Page 26: - Dominican Republic Again - Tropical Adventure /w Pics - From the beginning
OK, we are off to the extreme southwestern side of the country, the Barahona region. This area sees few foreign visitors but has some of the most beautiful Caribbean beaches, cactus filled desert and scenic cliff lined roads. Sounds good.
Our plan is to ride east to Sabaneta, then south over the Cordillera Septentrional Mountains to the autopista, south along the autopista to Pedro Blanco, then southwest to the Barahona region.
A month or so ago I discovered a great empanada stand in Sabaneta.
Heidi said these are the best empanadas she has ever had. I agreed. I tell Heidi this thread should be called ‘The Dominican Republic empanada tour!’ She agrees.
We pass small village after small village crossing over the Cordillera Septentrional Mountains. We stop to hydrate and stock up on water. I asked these guys if they would mind taking a photo of us.
Heidi and I haven’t been down this road since 1995’. The scenery is still beautiful but it seems like the number of villages have tripled.
The ride over the mountains was beautiful
We rode into Moca, a large city at the foothills of the mountains. We had a little trouble navigating through the city but I am use to that. At the first intersection, I asked a couple motoconcho guys which way to turn. The next intersection I asked a person in uniform for directions, all good.
We made it to the autopista, a double lane freeway running down the middle of the island north to south.
The Barahona region is too long of a ride to do in one day. I picked a city half way where I knew there is a nice hotel. I wanted to pick nicer hotels and treat Cavegirl right, anything to help her enjoy these Dominican Republic motorcycle adventures more so she will continue coming along.
The city Bonao has a nice hotel, hotel Aquarius. Hipster and I tried to stay here on our ride a few weeks back but the hotel was full. While Hipster and I tried to check in I could tell that it was a nice place. I am hoping it is not full today.
Super, we checked into hotel Aquarius. We were pleasantly surprised that it has a pool. Cavegirl is happy and so am I. Our guidebook talks about the city Bonao being a place where foreigners rarely visit. We found it to be a quiet and friendly Latin American city complete with a beautiful Central Park. I went out walking to pick up a small bottle of rum, chinola juice and a bag of ice while Heidi waited poolside. We played cards, talked and enjoyed poolside cocktails, all good…
The next day we continue our ride down the autopista. We are shooting for the city Pedro Blanco where we will turn off the autopista and ride southwest toward the Barahona region. We studied a few larger cities along the road to Barahona looking for other hotels closer to Barahona . Our guide talked about these cities being in a mountain setting but the hotels were basic and no frills. The ‘mountain setting’ description concerned me. I have never been down this road before, I was hoping that the road would be in good shape and most of all, paved. I relayed my concerns with Cavegirl.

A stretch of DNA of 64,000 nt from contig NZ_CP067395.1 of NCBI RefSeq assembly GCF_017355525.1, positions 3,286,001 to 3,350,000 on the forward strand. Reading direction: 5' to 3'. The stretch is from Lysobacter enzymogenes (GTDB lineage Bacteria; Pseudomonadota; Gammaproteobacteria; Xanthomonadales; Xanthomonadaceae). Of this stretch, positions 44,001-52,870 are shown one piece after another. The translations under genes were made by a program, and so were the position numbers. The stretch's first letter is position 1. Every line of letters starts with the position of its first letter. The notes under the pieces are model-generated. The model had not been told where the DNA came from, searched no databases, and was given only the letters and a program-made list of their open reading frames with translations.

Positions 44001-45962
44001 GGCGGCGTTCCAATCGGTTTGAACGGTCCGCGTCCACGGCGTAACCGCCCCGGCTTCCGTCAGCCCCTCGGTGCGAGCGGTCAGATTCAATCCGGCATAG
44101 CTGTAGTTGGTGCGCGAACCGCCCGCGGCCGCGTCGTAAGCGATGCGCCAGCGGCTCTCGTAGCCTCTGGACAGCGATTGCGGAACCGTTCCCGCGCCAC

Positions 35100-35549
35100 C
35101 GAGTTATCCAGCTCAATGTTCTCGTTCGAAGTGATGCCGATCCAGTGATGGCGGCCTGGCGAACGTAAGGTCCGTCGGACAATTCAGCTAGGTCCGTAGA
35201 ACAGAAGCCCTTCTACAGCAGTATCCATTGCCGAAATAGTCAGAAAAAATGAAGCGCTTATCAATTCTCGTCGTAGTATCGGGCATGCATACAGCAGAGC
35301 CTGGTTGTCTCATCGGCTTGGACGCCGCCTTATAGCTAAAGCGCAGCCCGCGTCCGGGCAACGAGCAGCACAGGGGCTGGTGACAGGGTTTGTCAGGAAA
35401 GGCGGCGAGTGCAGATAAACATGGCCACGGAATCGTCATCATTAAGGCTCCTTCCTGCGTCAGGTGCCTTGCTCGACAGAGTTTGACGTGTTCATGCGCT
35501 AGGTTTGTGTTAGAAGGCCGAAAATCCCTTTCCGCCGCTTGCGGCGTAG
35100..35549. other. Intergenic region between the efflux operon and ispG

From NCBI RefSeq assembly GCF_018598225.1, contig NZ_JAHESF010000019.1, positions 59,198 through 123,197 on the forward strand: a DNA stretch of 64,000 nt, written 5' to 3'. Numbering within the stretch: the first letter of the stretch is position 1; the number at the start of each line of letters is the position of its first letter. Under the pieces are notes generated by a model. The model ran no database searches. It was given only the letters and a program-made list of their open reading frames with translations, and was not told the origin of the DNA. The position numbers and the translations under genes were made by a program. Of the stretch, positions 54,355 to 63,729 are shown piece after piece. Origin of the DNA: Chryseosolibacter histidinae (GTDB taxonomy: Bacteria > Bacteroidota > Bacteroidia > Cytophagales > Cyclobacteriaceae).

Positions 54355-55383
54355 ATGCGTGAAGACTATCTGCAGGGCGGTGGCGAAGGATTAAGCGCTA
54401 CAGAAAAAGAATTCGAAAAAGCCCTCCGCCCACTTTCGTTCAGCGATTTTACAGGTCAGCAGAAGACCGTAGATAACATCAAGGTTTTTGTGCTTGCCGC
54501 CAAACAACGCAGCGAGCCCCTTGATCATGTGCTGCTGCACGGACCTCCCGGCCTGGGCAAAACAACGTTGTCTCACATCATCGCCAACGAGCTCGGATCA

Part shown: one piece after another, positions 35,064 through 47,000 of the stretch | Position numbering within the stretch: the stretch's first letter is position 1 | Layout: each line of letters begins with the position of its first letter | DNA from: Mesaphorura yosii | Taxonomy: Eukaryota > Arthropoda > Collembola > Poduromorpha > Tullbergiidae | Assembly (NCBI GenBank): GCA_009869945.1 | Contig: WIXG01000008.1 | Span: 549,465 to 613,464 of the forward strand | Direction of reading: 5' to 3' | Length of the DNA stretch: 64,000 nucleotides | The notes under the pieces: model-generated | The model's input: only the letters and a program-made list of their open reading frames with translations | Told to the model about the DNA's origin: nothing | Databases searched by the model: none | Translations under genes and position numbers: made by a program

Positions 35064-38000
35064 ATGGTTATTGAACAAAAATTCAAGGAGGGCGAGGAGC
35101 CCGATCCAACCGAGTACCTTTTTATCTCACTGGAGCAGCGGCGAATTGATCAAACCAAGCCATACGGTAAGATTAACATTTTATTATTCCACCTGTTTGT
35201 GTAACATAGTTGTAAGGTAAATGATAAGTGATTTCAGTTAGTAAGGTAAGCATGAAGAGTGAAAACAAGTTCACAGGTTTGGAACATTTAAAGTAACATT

“It will be a full day ride down this mountain road and if it is not paved, we will have to go to plan-B”
The only problem is, we have no plan-B.
Nice homemade panniers
In Pedro Blanco, we needed to ask directions twice to get us out of town and on the road to Barahona . No problem, everyone was over the top friendly and helped us find our way through town and to the road we wanted.
The road quickly turned rough
The further we rode the more potholes we encountered. At times, there were more potholes then pavement.
As soon as we reached the end of town, the road turned to all dirt. After our last ride together to Punta Rucia, I vowed never to take Heidi down any more dirt roads, especially mountain dirt roads.
I stopped the bike to talk about our situation. Immediately Heidi started apologizing for not wanting to go any further. I tried to assure her that I was not willing to go any further either. I suggested that we ride back into town, find coffee and come up with a new plan.
At the highway intersection, we find an open-air café. We get out our map, guidebook and start talking about our situation.
“Caribe tours rides to Barahona , they do not ride dirt roads, there has to be a paved road to get there.”
We study the map hard. There is no other route to Barahona unless we ride into Santo Domingo, the capital of the Dominican Republic. Santo Domingo has a population of over three and a half million people. The traffic there is crazy. While we ride, our number one priority is always safety. There may be an easy way to get to the Barahona road but we do not know it. The last place I want to ride around looking for an unknown road is Santo Domingo. We reluctantly cancel our Barahona plans. I will ride to Barahona next week during my Haitian border ride. Dirt roads are of course no problem for me riding solo.
The mountain village Jarabacoa sounded like a good alternative. Jarabacoa's main attraction is the natural beauty of the area due to its location in the center of the Cordillera Central Mountains. Jarabacoa has several waterfalls, hiking and good hotels. Heidi spots a hotel in our guidebook that has a pool, a bar, restaurant, rooms with large patios and it is only a kilometer outside of town, perfect.
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